WordPress Plugins: How to Know if You Have Too Many

WordPress Plugins: How to Know if You Have Too Many

Do I have too many plugins on my WordPress site? Unfortunately, this is not really a yes or no question. In fact, it’s not even the right question. The question you want to ask yourself is, “Am I using high quality plugins?”

Your WordPress site’s plugin health depends largely on the quality of the plugins you are using.

Determining the quality of a plugin may seem difficult for the average WordPress users. After all, most of us don’t know how to understand what a plugin does besides reading the plain description on the plugin’s page.

Here are a few quick tips for getting a good idea of a plugin’s quality:

  • Plugin Author – Is the plugin’s developer well-respected and known for producing high quality plugins?
  • Stats – Is the plugin widely used without many conflicts / issues? Peruse the support forums, if possible.
  • Support – When a plugin developer supports his plugin, whether in a free or professional capacity, it’s likely that all the user feedback has helped to refine the code so that it works smoothly and more efficiently with each release.
  • Documentation – Is the documentation thorough and easy to understand?
  • Interface – Is the plugin’s interface intuitive enough that you can find your way around or do you have to spend hours reading up on it to understand how to use it? A high quality interface is many times the sign of a well-constructed plugin.

These are not the sole determining factors of a good plugin, but in general these will give you a hint in the right direction.

How to Maintain Good Plugin Health:

Just because plugins are easy to add, it doesn’t mean that you can start going nuts and pile on any and every plugin you find that does something interesting.

This is where it’s important to take a few steps back and seriously consider the purpose of your website. Chances are that you’re not shooting for your site to be a flashing carnival featuring dozens of social sharing buttons, floating Javascript crap, and three dozen widgets running down the sidebar. Nail down your website’s purpose and stay focused. Only incorporate plugins that will serve your overall purpose.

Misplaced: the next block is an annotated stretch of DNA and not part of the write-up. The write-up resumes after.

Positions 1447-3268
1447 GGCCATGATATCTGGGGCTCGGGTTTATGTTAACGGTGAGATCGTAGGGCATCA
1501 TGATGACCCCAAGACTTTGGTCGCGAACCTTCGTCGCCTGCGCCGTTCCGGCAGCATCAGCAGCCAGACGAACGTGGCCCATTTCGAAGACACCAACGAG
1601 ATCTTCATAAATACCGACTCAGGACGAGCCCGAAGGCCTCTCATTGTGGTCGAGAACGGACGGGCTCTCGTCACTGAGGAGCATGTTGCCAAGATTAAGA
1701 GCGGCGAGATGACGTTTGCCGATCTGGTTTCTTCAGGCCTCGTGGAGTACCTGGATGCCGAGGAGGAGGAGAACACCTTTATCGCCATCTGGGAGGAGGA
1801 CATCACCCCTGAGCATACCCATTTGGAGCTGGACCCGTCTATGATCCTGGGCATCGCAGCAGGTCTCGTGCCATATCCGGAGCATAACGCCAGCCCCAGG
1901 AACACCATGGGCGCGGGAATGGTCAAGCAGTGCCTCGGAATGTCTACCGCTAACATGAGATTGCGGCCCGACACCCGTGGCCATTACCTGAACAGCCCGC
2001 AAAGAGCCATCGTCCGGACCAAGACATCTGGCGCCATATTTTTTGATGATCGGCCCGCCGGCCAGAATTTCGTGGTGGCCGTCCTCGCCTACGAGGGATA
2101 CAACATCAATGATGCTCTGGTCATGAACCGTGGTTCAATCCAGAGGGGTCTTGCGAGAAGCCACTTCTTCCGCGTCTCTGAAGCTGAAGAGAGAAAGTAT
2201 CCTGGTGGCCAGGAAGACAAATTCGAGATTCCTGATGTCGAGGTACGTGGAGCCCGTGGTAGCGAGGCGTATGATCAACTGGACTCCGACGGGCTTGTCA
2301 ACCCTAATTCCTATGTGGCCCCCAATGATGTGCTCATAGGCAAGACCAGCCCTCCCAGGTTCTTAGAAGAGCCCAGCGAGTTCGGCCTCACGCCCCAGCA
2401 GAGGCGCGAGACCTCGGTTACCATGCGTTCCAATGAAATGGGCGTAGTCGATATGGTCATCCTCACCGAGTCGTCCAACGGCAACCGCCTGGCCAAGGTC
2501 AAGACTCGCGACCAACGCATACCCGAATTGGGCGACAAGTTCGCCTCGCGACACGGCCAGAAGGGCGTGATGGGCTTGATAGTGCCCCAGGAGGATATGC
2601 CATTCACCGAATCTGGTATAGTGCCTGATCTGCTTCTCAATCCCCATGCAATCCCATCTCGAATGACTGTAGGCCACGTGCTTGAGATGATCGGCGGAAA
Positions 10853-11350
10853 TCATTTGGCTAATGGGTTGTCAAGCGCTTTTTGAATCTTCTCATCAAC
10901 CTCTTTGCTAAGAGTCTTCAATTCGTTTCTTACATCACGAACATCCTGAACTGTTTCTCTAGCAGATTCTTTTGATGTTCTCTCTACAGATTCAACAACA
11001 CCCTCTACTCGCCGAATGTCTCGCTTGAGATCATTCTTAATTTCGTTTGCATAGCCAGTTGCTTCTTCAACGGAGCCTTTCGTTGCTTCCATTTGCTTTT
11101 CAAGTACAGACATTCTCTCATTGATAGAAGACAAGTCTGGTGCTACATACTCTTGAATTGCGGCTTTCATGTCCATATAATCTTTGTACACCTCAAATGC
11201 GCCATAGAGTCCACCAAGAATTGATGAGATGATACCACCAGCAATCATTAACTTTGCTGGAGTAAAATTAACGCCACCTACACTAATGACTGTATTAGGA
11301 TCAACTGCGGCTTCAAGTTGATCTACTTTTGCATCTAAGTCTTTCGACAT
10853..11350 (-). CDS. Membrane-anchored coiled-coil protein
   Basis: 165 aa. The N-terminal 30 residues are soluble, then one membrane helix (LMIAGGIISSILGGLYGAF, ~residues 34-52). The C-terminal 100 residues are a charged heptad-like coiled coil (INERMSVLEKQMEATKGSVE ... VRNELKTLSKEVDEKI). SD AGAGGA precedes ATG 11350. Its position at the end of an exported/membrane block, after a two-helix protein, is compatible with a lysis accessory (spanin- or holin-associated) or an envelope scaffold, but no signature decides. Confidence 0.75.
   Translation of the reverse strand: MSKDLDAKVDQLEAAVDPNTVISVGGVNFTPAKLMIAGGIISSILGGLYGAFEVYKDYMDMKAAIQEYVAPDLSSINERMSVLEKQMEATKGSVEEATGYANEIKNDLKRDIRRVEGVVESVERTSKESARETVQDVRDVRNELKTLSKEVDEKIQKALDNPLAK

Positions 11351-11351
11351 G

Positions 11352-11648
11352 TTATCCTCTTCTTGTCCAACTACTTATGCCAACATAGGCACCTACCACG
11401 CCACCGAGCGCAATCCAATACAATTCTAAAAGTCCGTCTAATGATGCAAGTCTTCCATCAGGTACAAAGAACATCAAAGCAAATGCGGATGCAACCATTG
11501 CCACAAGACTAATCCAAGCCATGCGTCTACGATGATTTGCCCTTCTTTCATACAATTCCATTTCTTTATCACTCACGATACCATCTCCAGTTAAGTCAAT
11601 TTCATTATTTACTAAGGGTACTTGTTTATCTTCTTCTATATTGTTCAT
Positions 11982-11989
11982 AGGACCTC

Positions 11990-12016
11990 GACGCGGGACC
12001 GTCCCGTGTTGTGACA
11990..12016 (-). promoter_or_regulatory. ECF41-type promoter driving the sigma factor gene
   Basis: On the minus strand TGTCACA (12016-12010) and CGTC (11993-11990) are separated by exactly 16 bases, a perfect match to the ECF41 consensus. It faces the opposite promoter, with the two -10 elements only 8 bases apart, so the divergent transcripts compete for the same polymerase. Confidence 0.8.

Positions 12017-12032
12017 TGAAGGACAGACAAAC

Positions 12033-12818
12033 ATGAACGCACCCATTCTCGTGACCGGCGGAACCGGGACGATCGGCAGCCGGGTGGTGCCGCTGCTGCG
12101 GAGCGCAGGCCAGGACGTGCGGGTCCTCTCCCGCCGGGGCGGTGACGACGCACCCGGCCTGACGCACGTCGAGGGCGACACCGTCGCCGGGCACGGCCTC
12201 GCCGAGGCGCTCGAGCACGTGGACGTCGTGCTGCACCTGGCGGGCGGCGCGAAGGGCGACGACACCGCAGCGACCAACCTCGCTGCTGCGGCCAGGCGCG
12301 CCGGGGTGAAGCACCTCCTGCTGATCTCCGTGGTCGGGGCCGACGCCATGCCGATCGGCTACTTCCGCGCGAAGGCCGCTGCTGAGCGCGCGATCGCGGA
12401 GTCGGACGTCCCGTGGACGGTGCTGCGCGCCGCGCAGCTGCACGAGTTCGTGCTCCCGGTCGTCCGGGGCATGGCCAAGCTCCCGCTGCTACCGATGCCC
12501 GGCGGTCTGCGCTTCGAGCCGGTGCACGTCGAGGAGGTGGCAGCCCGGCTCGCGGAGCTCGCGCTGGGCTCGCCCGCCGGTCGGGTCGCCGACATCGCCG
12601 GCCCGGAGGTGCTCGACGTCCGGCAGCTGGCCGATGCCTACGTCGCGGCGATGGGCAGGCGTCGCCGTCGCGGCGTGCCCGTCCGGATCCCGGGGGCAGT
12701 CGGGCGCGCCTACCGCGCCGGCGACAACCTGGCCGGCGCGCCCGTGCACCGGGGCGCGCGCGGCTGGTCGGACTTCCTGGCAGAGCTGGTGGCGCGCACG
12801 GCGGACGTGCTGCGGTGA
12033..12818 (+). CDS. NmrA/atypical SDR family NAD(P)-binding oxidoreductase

Tips for Selecting Plugins:

Don’t add plugins you don’t need.

I love to play with and write about new plugins. Some of them may even be your must-have plugin of the year. If the plugin performs a necessary function for your website, then your site probably won’t thrive without it. However, there are very few plugins that I would consider a “must-have” for every single WordPress site. Keep your site as lean as possible and focus on your content.

Watch your load time.

If your WordPress site doesn’t load up in about 2-4 seconds, then you could have a naughty plugin dragging you down. Find it and dump it. A slow loading website can be an indication of too many low quality plugins trying to run on every single page load.

Check your queries.

You may have one rotten plugin that adds hundreds of queries. It’s a good idea to check every now and then, especially if you’re adding new plugins. Simply drop this snippet into your footer.php file:

<?php echo $wpdb->num_queries; ?> <?php _e('queries'); ?>. <?php timer_stop(1); ?> <?php _e('seconds'); ?>

It will output something like this:

If you’ve got queries spiking into the hundreds after installing new plugins, there may be an issue with one of them. With a bit of testing through activation and deactivation of plugins, you’ll be able to find out which one is causing the spike. Consider finding another similar plugin to do the job.

Expect more conflicts with greater numbers of plugins installed.

The more plugins you add, the more conflicts you’re going to get, especially with low quality plugins. One of the most well-known symptoms is that things stop working in your dashboard – ie. you can no longer drag and drop widgets, you can no longer access certain menu items, etc. You probably have a Javascript conflict. Retrace your steps. It may not necessarily be the last plugin that you installed that is causing the conflict. It may be one you installed ages ago that is the source of the problem.

Be selective about the plugins you add.

Nobody is going to debug your plugin conflicts for you – well maybe somebody will if you pay them. More than likely, plugin overload will cause you to spend hours activating and deactivating and testing plugins one by one to find the offender that has broken something on your website. The more plugins you pile on, the more difficult it will become to determine the source of conflicts. The best thing you can do is be selective, be vigilant, and keep it simple.